If you're advertising a vacation package deal with the headline 'Need a vacation?,' you could have targeted people who have 'travel' and 'vacations' in their interests (and thereby cut down your reach), or you could expect that people who are not interested in a vacation would see the headline and promptly ignore it. I am not sure who on earth those people would be, or if they would even exist, but it's still a reasonable assumption to make. This is of course, if you're paying only for each person who clicks on your ad. If you're paying for everyone who is exposed to it, you're definitely going to want to get selective.
4. Psychographics Don't Take Into Account Why People Share
So the end result of your social media advertising campaign is most likely to get your target audience to do something – more often than not this is to buy your product/service, sign up for a newsletter or enter a competition. Psychographic targeting can help you hit the people who may be most likely to engage in your end-goal: that is, to purchase from you or whatever it is you want them to do.
However, it doesn't take into account which people might actually share your content or why they may do so. The key to social media success is having shareable content, which can then get you much more exposure than your original paid advertising (for free). By targeting the people you think are most interested in consuming your product or service, you may be missing out reaching those who would be more likely to share it with their friends and networks – thereby missing out on potentially hundreds (or thousands) of dollars worth of free advertising exposure.
5. Privacy Issues and Misdirection
These days most of us expect our data is going to be used to some degree by evil corporations to funnel their marketing messages our way. Even if it's true, I'm not upset when I am fed Facebook ads promoting the box set of Community, because I openly liked the TV show on Facebook. Fine. But the problem we have as marketers is that most of us don't know how Facebook gets all of their data. Do they only use the data from what we willingly enter into our profiles and the public Facebook pages we like? Or do they use the content we put in our status updates too? Most people don't realize, but they actually do. Ever see a Facebook ad that so closely relates to something you've written in your status update it was just a little too coincidental? It's happened to me a number of times.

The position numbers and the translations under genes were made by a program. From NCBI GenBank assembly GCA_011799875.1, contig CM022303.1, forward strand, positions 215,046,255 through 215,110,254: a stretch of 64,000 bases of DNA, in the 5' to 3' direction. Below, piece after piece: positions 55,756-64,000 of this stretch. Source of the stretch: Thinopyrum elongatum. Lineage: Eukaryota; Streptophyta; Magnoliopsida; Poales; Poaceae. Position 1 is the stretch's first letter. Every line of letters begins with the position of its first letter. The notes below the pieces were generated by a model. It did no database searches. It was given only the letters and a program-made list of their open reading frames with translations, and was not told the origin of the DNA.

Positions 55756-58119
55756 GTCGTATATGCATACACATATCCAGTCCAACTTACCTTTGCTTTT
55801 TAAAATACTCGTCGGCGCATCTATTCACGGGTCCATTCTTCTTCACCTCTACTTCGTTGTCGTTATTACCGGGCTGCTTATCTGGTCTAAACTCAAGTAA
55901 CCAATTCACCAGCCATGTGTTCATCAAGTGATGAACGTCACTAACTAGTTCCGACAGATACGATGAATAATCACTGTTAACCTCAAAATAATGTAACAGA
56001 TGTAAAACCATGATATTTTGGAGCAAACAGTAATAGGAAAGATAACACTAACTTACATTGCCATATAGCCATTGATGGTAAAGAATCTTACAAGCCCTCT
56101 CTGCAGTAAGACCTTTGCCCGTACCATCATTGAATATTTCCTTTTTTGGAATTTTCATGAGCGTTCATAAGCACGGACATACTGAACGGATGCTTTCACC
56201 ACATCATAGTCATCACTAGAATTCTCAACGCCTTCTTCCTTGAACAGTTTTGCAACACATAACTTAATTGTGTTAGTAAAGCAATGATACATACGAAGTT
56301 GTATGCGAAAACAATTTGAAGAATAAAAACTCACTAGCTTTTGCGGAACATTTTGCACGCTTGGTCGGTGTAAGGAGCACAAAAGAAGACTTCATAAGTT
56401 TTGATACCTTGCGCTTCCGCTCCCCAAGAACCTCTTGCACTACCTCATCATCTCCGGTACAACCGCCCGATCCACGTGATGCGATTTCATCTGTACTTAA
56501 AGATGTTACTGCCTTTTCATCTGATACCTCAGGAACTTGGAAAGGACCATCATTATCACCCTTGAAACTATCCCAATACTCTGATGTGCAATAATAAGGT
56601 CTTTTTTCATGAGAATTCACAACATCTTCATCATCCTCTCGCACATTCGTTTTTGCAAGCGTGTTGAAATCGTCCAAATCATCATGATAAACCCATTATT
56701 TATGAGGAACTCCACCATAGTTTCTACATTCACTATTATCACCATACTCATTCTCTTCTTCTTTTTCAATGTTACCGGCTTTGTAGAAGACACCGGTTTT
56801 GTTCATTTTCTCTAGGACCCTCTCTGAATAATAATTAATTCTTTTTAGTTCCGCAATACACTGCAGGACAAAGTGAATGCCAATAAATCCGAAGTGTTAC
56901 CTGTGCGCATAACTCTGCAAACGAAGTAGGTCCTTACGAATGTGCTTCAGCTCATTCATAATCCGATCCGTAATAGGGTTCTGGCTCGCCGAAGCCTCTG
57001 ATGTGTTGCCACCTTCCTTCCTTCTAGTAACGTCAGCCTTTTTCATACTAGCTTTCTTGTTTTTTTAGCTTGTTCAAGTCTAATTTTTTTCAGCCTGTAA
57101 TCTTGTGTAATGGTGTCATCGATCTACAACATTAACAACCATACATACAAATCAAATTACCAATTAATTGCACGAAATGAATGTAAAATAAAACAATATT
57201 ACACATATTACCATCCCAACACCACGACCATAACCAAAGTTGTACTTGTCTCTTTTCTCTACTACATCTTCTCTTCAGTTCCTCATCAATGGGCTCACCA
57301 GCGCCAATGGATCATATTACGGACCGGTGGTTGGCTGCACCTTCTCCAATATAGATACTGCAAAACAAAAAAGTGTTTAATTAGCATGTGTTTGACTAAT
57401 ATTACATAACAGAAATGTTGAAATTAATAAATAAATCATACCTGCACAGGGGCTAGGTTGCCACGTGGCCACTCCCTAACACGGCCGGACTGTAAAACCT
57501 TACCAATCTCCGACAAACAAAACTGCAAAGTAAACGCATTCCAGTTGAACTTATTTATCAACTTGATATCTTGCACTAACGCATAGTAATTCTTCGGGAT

6. What About Gift-Givers?
Don't forget that sometimes the people who purchase from you may not be the ones who will actually consume your product or service. They may be buying it for a gift or on behalf of someone else. This is just another reason you may want to be careful with how selective you get with your targeting. What can you do in this case? Create different ad campaigns: one targeting those who will buy and consume your product, and the other targeting those who may be interested in buying on behalf of someone else.
The Final Word
The ability to target is fun and exciting, but it's altogether too easy to get carried away with it and start making too many generalizations about your customers. Sure, they may have a propensity to attend music festivals, but how strong is the correlation between people who attend music festivals and your customer base? If it's just a vague connection, you may be cutting out a decent chunk of potential customers by targeting this one segment. Resist the urge to be a psychographic psychopath (I had to say it).
Facebook maintains they rarely do this, but I can think of a number of times it's happened to me. Once I posted about traveling to Vietnam and all of a sudden I was hit by Vietnam-themed ads. Another time I questioned my desire "to ever have children" within a status about my sick cat. Facebook wasted no time in hitting me with ads directed to parents. It was so obvious I even tweeted about it at the time (evidence below, just to prove I’m not making it up!)
Mention the word 'children' in my status today and all of a sudden I'm getting Facebook ads about childcare. Well played Facebook.
— Cara Pring (@carapring) September 13, 2012
In the first example, the Vietnam-themed ads were actually relevant, albeit a bit of an invasion to my privacy. In the second example, the ads were completely irrelevant. The question then becomes, how accurate are some of the psychographic targeting options via social media channels like Facebook? How are they getting their information, and is it bordering on an invasion of privacy? People can be very antsy about privacy issues on social media networks, and if you're connected to what is perceived to be an invasion of their privacy, it may actually have a negative impact on your campaign.
It may seem that I'm trying to warn you off doing any psychographic targeting, but that isn't the case. Targeting of all kinds – including psychographic – is a brilliant tool to add to any marketer's arsenal. I've used it plenty in the past and I'll use it again in the future. It's worth embracing the technology and testing out what results you get by targeting more specific traits and personas. But it's also important to use it intelligently, and to do so it is worth considering the points I've raised above. Once you've done so, go forth and target psychographically (also not a word, but should be) to your heart's content.